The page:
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Book 9

  1. Meredith, Martin — The State of Africa: A History of Fifty Years of Independence (736 pages)
  2. Ngũgĩ wa Thiong'o — Wizard of the Crow (766 pages)
  3. Coetzee, J.M. — Life & Times of Michael K (182 pages)
  4. Saint-Exupery, Antoine de — The Little Prince (101 pages)
  5. Brunner, John — Stand on Zanzibar (661 pages)
  6. Dahl, Roald — Fantastic Mr Fox (79 pages)
  7. Walker, Barbara — TEENY-TINY and the Witch-Woman (29 pages)
  8. Shakespeare, William — A Midsummer Night's Dream (23 pages)
  9. Powers, Richard — The Time of Our Singing (631 pages)

Page count: 3208.

I feel as if I've just read a 1200-page book, as the font and leading are so small and there is no extra space between chapters. But what a book! I am going to miss this deep immersion into the thoughts of Joseph Strom as he closely chronicles the lives of his brother Jonah, his parents, and everyone else that falls into the Strom-Daley orbit!

This is a fascinating book! It's a story about identity and race. The story involves the brothers Joseph and Jonah Strom as they grow up "beyond race" in an America that is undergoing racial upheaval. They're mother, Delia Daley, is light-skinned black, from a very talented, musically and otherwise, and proud family in Philadelphia. Their father, David Strom, is a white Jewish German refugee, a physicist at Columbia University, and apparently the only member of his family not killed by the Nazis. Delia and David try to protect their children, Joseph, Jonah, and Ruth, from the racial prejudices of society, and in many ways this novel is a trial to determine the success of this experiment as we follow (episodically, non-chronologically) how each member of the family sees him- or herself within the context of racial relationships/identities and the broader fabric of life.

In addition to the human characters, Physics (especially Time and Relativity), Music (especially Vocal Music), and History (especially American History) are prime shapers in the narrative, inextricably a part of their lives in very real and intimate ways. Throughout the story, the characters face musical, scientific, and historical signposts that shape their lives, subtlely or not, or that they can recontextualize as metaphors for their lives. There's Delia's experiences as a thwarted opera singer, and the love of music she and David pass on to their children. There's David's probing into the secrets of relativity, mysteries (such as the concept that there is no such thing as "now") which he shares with his children. There's the main narrative thread, Joseph and Jonah as classical musicians rising through the ranks, winning over audiences while trying to avoid classification as "Negro" musicians. There's David and Delia meeting at Marian Anderson's historic Easter concert in front of the Lincoln Memorial; David and Ruth finding themselves back there for Martin Luther King's "I Have a Dream" speech; the story ending (sort of) in the same location for the Million Man March, with a small dose of magical realism thrown in to underscore the fluidity, the flow, of history, of time, and of music.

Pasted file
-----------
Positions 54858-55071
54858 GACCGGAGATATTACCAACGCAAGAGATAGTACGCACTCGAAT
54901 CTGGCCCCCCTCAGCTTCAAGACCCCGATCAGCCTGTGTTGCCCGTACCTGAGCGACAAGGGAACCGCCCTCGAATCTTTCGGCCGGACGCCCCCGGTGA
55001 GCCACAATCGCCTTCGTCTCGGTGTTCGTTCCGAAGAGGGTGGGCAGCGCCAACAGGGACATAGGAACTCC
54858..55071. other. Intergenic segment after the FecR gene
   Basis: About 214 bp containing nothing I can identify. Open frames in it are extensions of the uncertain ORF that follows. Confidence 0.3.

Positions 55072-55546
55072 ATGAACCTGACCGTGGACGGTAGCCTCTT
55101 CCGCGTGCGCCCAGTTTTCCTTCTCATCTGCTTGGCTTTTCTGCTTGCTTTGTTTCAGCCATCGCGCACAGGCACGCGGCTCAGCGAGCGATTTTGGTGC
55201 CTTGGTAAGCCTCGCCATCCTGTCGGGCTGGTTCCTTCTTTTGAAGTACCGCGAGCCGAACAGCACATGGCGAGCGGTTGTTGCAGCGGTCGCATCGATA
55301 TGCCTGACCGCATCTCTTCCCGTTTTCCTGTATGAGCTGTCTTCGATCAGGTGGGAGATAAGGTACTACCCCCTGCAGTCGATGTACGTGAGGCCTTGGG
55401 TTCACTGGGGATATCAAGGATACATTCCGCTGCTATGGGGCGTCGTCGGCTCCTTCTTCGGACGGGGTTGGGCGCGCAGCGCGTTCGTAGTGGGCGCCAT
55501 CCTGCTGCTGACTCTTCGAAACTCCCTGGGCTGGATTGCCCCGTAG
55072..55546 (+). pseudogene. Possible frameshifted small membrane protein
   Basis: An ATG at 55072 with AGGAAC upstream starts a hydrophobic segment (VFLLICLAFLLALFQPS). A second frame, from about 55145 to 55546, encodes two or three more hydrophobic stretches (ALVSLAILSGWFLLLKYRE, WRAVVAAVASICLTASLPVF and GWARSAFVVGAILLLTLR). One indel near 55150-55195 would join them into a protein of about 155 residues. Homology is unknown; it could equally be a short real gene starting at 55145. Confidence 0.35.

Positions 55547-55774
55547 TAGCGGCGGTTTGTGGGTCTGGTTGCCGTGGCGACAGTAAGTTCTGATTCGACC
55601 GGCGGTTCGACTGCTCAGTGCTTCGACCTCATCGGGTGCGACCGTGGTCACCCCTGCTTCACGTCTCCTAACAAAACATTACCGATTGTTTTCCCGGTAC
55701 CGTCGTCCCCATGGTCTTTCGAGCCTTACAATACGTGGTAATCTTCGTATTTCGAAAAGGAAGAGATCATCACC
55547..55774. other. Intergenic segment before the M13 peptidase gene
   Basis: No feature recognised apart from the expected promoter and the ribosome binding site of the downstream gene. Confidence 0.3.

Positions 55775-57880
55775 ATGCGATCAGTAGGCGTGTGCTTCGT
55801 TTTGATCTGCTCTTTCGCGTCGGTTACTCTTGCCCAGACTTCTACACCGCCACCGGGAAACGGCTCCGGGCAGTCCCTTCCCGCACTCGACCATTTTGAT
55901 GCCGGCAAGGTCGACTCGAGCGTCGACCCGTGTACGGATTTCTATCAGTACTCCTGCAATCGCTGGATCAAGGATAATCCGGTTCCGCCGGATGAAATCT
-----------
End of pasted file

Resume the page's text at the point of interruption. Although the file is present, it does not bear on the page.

Powers shapes the story well, in a manner that draws you in and brings history, music, physics, and the lives of the Stroms and Daleys to life in an almost tangible way. I suppose one who knows a bit about physics, music of all kinds, and American history would enjoy Powers writing more. He has a reputation, as a physics major and amateur singer, for not shying away from deep theoretical discussions in these fields. But I don't believe there's anything in here beyond the broadly-educated layperson, and I do feel his skillfully wrought prose is nonetheless accessible and compelling.

Comments

( 2 comments — Leave a comment )
(Deleted comment)
spwebdesign
Aug. 15th, 2010 11:58 pm (UTC)
Not sure how to answer your question, since I don't know how far you got and don't want to spoil things. I don't think cheerful is the right word, although there is an episode near the end that made me shed a few happy tears on the Tube. The ending itself I would describe as more redemptive and uplifting. Yes, Joseph's narrative is imbued with sadness, but the ending in a way justifies and redeems it.

I've had The Goldbug Variations on my shelves for a couple of years and do look forward to reading it. I've heard a lot of great things about Galatea 2.2 as well as Plowing in the Dark.
( 2 comments — Leave a comment )

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